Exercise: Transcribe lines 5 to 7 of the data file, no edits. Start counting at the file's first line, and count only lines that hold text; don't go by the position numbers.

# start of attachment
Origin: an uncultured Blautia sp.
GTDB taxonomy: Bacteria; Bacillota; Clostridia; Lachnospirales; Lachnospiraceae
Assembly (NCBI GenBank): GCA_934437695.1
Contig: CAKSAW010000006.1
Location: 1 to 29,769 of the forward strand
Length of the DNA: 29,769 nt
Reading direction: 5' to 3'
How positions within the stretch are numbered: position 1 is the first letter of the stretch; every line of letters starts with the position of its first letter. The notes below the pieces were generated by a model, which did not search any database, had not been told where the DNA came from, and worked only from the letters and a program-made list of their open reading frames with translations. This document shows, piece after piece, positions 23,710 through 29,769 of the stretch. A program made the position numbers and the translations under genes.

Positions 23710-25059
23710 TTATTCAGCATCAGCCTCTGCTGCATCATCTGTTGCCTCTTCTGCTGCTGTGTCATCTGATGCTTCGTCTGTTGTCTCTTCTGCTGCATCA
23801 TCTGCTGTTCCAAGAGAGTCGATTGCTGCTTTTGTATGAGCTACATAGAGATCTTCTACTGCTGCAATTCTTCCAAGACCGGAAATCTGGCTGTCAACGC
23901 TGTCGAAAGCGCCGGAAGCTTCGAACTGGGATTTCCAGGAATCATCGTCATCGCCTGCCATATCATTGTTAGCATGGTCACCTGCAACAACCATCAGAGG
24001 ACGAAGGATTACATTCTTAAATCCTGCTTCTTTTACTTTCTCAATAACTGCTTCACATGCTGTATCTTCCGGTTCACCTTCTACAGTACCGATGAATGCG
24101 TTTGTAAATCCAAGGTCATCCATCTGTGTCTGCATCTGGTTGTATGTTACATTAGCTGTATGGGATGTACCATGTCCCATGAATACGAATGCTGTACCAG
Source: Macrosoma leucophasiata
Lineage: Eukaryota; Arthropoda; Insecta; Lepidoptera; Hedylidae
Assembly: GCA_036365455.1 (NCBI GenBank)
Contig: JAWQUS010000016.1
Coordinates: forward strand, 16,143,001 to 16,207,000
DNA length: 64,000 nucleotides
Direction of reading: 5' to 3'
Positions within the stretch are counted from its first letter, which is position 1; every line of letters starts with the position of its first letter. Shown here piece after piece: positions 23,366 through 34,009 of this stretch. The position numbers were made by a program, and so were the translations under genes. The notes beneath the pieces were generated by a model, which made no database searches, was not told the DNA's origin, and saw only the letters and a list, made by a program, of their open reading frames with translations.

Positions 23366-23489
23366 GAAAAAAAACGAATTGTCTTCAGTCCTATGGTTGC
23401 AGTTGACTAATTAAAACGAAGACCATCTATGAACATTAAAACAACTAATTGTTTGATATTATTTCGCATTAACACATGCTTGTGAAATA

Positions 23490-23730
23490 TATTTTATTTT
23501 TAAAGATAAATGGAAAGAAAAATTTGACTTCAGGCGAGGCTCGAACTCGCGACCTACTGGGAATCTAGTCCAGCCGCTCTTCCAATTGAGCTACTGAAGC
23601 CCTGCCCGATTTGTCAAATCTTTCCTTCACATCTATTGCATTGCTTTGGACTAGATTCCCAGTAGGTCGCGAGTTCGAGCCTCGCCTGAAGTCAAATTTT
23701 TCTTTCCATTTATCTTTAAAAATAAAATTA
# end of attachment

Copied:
Location: 1 to 29,769 of the forward strand
Length of the DNA: 29,769 nt
Reading direction: 5' to 3'